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lice louse
Interesting Facts

Did you know that head lice are sneaky little buggers...that's right!  They like to hide from the light and they are hard to see because they are only the size of a sesame seed.​

  • Head lice affect an estimated 6 to 12 million people a year.


  • Head lice mostly affect young children between the ages of 3 years to 11 years, but adults can get it too.


  • Head lice are oval in shape, coloration varies from a brownish tan to light tan, but may turn a reddish color after feeding.


  • Head lice is not a sign of poor hygiene.


  • The adult louse feeds about 5 to 7 times a day by piercing the skin with its mouth, injecting saliva, and sucking blood from the scalp.


  • Lice prefer to hide within 1/4 inch of the scalp on the hair shaft.


  • Adult lice can live up to 30 days on a person's head, and a female can lay 85 to 90 eggs during a life span.


  • A louse can only live 24 to 48 hours off its host.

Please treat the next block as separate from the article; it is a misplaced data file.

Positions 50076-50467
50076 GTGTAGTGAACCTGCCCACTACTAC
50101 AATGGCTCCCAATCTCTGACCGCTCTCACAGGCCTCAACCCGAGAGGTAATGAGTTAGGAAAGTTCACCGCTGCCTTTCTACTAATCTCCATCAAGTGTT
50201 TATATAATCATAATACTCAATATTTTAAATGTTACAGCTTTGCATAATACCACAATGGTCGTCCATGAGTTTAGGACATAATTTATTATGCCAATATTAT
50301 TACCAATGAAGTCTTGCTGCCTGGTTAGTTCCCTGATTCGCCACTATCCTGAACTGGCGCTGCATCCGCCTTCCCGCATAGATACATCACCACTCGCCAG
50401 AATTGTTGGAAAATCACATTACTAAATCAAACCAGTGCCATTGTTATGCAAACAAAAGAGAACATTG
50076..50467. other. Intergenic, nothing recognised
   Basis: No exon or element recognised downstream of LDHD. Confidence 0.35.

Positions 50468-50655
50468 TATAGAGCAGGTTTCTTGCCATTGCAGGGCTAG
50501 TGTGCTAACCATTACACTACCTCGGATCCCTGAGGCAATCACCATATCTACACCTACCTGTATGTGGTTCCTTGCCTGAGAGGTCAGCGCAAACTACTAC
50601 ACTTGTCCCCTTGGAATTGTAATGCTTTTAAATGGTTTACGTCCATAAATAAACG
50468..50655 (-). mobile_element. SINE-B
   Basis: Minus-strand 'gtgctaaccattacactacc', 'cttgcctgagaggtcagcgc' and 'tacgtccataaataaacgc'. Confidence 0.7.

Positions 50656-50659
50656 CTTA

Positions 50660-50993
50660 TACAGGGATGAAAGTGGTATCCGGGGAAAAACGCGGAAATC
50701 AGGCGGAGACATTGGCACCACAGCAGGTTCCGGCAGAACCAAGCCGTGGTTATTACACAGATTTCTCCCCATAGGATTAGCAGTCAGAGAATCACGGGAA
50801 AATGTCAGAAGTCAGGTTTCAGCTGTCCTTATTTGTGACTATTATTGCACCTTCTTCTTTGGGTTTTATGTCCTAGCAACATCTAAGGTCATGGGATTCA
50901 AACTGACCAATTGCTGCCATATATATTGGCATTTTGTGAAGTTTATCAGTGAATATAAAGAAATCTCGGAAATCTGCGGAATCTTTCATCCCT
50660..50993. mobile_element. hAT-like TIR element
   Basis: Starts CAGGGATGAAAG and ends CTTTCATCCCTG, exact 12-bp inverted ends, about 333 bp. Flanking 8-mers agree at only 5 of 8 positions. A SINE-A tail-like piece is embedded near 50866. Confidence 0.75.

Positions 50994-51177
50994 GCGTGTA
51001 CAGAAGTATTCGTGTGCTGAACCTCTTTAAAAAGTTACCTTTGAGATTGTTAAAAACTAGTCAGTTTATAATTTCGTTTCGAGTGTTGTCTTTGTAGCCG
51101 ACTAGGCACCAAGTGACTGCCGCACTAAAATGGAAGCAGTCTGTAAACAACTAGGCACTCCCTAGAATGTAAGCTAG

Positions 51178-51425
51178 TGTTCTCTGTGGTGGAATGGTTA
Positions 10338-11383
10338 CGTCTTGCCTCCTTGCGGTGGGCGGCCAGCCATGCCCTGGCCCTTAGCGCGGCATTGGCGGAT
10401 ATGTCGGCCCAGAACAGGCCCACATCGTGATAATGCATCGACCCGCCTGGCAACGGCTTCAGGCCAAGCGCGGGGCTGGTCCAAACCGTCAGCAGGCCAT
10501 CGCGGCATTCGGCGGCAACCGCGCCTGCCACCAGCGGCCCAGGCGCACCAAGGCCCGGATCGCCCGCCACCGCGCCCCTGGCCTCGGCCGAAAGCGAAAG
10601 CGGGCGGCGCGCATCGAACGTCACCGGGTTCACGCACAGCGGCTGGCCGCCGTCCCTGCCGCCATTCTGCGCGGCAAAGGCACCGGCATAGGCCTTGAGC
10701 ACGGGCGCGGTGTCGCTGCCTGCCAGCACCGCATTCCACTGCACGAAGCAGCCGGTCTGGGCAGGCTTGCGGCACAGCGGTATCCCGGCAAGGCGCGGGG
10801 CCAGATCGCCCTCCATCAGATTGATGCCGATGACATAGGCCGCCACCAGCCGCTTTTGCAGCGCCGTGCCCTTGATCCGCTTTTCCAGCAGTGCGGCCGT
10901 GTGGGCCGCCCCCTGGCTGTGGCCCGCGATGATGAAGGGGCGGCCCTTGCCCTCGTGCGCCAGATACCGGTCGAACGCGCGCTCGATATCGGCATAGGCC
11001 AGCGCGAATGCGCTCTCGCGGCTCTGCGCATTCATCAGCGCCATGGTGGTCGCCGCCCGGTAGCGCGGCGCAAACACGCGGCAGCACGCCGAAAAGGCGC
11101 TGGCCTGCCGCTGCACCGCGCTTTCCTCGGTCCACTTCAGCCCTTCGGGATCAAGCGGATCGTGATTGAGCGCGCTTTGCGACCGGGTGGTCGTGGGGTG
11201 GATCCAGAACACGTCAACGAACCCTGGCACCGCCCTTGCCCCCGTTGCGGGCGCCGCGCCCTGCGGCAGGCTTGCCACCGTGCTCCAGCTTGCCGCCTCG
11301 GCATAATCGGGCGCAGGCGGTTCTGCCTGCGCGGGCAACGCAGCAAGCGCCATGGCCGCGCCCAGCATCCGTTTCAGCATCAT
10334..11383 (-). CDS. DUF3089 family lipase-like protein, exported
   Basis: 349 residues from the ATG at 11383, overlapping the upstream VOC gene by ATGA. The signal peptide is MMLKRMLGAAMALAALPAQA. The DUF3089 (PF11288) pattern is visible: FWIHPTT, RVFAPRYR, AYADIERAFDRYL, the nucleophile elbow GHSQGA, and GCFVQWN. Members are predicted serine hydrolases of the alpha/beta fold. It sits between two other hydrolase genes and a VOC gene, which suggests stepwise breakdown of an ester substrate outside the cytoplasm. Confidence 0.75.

• 99% of head lice are spread thru head to head contact.


  • Families should include checking for head lice in their weekly routine.


  • The life cycle of a head lice has three stages, eggs(nits), nymph, and adult louse.


  • Fact...Lice Masters, LLC, Practitioners are Highly Trained, Certified and Insured to remove head lice.


How Can You Get Rid of Head Lice?

Schedule with Lice Masters today! Increasing numbers of consumers are finding the most popular treatments for head lice are largely ineffective. Head lice are rapidly evolving chemical resistance to many of the traditional pesticide-based control methods (which have never been able to kill eggs/nits effectively and usually require repeated treatments.


In Case You Were Wondering…

Head lice do not carry or transmit diseases.  The only medical concern is the possibility of a secondary infection due to scratching the bites.


Head lice can not jump or fly. They do not have knees to bend for jumping and they do not have wings for flying.


Head lice are most commonly spread from head to head contact.


Researchers have found that 99.6% of over-the-counter pyrethrin- and permethrin-based lice treatments are no longer effective in treating lice.

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